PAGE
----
This paper offers an update – from the European perspective – to the debate on property rights in personal data. It argues that recent developments in the data processing technology and practices, specifically, the AI-driven Big Data Analytics, have rendered personal data a difficult object of enforceable individual property rights. There are two main reasons for this. First, data processing resulting from a decision of one person will inevitably have spill-over effects on others, eg as a result of profiling, or as a result of the same piece of data relating to a group of people, eg genetic data. This phenomenon is also called ‘network effects’. Therefore, true individual control over personal data and also the effective enforcement of the individual property rights in personal data are difficult if not impossible to achieve. Second, creating and managing property rights that are transparent in terms of the object of property and the rights-holders is also challenging. This is due to the dynamic approach to the definition of personal data adopted in Europe: the same piece of data, depending on a particular context, can be personal and non-personal, more or less likely to relate to an identifiable natural person, and with a stronger or weaker link to that person. While this does not necessarily constitute a problem for the purposes of the data protection law, and the broadest definition of personal data can achieve the goals of complete and effective protection, enforcing property rights in personal data is difficult. The difficulty lies, first, in determining at which point the level of relation to an individual is sufficient to establish property rights, and second, in tracing the presence of such a relation.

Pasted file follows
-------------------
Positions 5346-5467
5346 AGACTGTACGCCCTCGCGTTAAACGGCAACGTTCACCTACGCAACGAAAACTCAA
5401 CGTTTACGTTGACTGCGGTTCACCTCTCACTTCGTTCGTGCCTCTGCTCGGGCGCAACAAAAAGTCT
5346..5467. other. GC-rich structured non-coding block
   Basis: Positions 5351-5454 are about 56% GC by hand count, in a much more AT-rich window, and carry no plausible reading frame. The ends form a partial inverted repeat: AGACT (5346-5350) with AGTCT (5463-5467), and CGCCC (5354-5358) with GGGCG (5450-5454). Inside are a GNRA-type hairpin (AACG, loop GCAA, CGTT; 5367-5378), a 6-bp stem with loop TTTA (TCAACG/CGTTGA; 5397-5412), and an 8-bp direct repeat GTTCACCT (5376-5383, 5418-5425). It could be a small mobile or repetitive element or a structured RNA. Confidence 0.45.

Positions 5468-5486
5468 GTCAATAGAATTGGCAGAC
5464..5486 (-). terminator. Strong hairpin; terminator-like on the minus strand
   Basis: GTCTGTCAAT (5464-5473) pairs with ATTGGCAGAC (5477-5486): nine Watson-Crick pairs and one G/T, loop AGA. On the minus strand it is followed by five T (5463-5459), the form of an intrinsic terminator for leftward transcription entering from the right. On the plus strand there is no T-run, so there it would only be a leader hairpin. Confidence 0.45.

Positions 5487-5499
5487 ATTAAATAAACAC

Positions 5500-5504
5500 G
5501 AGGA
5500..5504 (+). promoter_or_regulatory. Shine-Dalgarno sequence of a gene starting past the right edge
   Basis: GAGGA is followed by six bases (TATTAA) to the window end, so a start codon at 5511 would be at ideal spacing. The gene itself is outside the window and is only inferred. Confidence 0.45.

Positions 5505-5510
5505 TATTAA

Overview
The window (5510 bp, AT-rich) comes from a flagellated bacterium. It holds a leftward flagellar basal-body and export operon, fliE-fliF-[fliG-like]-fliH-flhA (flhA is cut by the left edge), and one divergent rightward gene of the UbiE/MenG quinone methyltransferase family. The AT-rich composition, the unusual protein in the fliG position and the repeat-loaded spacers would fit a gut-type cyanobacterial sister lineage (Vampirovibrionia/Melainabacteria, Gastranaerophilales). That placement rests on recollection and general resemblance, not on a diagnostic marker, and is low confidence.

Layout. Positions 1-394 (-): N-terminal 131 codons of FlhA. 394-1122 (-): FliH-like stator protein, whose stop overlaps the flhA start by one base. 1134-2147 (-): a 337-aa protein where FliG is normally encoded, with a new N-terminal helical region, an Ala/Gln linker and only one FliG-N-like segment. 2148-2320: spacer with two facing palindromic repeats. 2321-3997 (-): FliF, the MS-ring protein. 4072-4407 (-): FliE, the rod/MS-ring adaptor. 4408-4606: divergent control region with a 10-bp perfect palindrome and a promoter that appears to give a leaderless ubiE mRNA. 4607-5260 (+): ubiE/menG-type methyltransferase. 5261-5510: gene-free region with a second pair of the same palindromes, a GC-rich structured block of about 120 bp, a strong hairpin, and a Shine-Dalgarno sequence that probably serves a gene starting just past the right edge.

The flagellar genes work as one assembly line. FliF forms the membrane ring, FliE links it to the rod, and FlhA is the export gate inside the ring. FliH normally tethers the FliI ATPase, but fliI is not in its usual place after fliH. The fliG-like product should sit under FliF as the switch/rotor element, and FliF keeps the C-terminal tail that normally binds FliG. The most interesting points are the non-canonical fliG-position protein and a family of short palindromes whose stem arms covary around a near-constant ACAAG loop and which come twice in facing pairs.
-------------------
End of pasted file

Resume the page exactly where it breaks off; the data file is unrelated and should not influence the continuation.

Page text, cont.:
Purtova, Nadezhda, Do Property Rights in Personal Data Make Sense after the Big Data Turn?: Individual Control and Transparency (November 13, 2017), 10(2) Journal of Law and Economic Regulation November 2017.